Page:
Company CAPS Rating Price 12/31/13 Yield
AT&T  *** $35.16 5.23%
Verizon  *** $49.14 4.31%
Merck  **** $50.05 3.52%
Intel (NASDAQ:INTC) **** $25.96 3.47%+
Pfizer (NYSE:PFE) **** $30.63 3.40%+
McDonald's  **** $97.03 3.34%
Chevron  **** $124.91 3.20%
General Electric (NYSE:GE) **** $28.03 3.14%+
Cisco Systems (NASDAQ:CSCO) **** $22.43 3.03%+
Microsoft  *** $37.41 2.99%

+Qualifies for Foolish Four.

What's it all about, Wolfie?
Our CAPS Dogs will be Cisco, Intel, GE, and Pfizer, the same as the Foolish Four because they're all four-star rated stocks. I should point out that in the past I've said despite a soft-spot system I didn't follow mechanical strategies anymore. However, two years ago I started putting my money where my mouth was and bought the CAPS Dogs for my own portfolio, but with a further twist: I would only buy those that were the top rated, meaning four stars on CAPS or better.

While the first year that proved to be a drag on performance, it boosted my returns a little in 2013 because I excluded Ma Bell due to its three-star rating, giving me a 27% return for the year. I'll be doing the same thing again in 2014, but because I already own all four stocks that comprise the CAPS Dogs, I'll just be letting these dogs run.

A dog in the hunt
Still, as smart as our Foolish investors are, this is a contrarian investing strategy that tries to stand market wisdom on its head. Instead, you may want to check out what the Motley Fool's chief investment officer has found, selecting as his No. 1 stock for 2014 a stock that could make you rich. You can find out which stock it is in the special free report: "The Motley Fool's Top Stock for 2014." Just click here to access the report and find out the name of this under-the-radar company.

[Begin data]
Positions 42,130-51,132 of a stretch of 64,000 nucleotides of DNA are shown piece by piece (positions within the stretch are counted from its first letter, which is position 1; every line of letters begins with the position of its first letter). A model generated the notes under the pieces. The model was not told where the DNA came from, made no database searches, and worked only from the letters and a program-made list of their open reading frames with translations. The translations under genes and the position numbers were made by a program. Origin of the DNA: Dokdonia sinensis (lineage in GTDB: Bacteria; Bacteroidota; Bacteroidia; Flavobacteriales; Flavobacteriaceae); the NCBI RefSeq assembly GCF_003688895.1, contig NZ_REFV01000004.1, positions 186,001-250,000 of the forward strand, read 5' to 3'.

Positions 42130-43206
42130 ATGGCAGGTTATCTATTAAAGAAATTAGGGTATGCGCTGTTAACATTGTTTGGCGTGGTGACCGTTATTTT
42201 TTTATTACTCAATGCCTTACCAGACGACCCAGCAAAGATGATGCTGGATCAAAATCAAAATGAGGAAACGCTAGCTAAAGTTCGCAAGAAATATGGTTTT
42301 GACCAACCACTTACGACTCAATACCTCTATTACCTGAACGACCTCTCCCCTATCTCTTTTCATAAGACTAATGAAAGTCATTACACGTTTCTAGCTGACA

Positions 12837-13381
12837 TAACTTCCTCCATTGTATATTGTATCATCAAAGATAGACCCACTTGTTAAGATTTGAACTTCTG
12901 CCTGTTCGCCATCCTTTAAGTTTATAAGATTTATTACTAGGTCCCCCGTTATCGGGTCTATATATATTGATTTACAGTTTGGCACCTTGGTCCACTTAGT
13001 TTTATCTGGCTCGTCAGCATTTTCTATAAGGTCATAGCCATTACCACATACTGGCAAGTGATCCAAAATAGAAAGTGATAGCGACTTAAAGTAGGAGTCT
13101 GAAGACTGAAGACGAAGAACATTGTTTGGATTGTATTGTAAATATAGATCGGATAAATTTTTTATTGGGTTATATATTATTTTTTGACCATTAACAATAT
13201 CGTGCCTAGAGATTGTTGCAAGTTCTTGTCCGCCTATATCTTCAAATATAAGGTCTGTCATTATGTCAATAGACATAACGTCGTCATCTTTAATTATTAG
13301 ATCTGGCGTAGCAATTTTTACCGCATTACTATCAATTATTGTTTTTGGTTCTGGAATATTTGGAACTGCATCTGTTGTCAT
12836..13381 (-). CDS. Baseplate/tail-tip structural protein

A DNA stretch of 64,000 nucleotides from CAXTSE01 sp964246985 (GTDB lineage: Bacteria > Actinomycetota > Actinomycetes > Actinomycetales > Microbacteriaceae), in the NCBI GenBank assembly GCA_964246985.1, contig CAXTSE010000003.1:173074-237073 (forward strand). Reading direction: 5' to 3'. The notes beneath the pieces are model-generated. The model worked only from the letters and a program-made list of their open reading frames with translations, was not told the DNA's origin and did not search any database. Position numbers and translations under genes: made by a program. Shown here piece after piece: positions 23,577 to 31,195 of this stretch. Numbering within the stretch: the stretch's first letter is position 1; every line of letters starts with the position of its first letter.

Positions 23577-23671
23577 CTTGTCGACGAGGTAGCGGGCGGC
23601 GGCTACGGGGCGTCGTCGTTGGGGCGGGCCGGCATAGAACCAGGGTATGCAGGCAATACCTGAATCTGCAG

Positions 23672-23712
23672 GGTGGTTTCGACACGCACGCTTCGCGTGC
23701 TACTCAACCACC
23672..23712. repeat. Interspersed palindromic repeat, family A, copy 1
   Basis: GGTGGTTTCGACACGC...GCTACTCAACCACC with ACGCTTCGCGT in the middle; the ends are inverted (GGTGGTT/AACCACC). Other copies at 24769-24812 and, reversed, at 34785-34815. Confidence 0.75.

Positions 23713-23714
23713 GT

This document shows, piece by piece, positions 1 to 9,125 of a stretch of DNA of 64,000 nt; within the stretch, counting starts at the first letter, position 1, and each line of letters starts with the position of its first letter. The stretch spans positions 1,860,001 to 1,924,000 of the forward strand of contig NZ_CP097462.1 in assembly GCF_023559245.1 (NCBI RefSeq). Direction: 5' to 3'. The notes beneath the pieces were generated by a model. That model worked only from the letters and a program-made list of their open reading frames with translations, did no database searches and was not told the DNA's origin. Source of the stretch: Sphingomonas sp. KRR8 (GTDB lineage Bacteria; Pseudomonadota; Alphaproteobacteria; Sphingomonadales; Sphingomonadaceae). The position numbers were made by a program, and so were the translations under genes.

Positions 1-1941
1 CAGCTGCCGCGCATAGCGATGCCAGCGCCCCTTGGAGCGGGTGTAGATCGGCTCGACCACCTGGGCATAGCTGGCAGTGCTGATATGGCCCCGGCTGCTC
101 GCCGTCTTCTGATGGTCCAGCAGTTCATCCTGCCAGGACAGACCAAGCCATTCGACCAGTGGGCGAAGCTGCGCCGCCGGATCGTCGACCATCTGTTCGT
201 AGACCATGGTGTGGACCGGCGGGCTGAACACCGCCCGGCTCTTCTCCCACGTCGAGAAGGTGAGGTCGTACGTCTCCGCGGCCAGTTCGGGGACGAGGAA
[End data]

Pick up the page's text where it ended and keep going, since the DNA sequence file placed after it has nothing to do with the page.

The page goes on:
Fool contributor Rich Duprey owns shares of Cisco Systems, General Electric Company, Intel, and Pfizer. The Motley Fool recommends Chevron, Cisco Systems, Intel, and McDonald's. The Motley Fool owns shares of General Electric Company, Intel, McDonald's, and Microsoft. Try any of our Foolish newsletter services free for 30 days. We Fools may not all hold the same opinions, but we all believe that considering a diverse range of insights makes us better investors. The Motley Fool has a disclosure policy.

A Financial Plan on an Index Card

Keeping it simple.

Aug 7, 2015 at 11:26AM

Two years ago, University of Chicago professor Harold Pollack wrote his entire financial plan on an index card.

It blew up. People loved the idea. Financial advice is often intentionally complicated. Obscurity lets advisors charge higher fees. But the most important parts are painfully simple. Here's how Pollack put it:

The card came out of chat I had regarding what I view as the financial industry's basic dilemma: The best investment advice fits on an index card. A commenter asked for the actual index card. Although I was originally speaking in metaphor, I grabbed a pen and one of my daughter's note cards, scribbled this out in maybe three minutes, snapped a picture with my iPhone, and the rest was history.

More advisors and investors caught onto the idea and started writing their own financial plans on a single index card.

I love the exercise, because it makes you think about what's important and forces you to be succinct.

So, here's my index-card financial plan:


Everything else is details. 

Something big just happened

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Click here to be among the first people to hear about David and Tom's newest stock recommendations.

*"Look Who's on Top Now" appeared in The Wall Street Journal which references Hulbert's rankings of the best performing stock picking newsletters over a 5-year period from 2008-2013.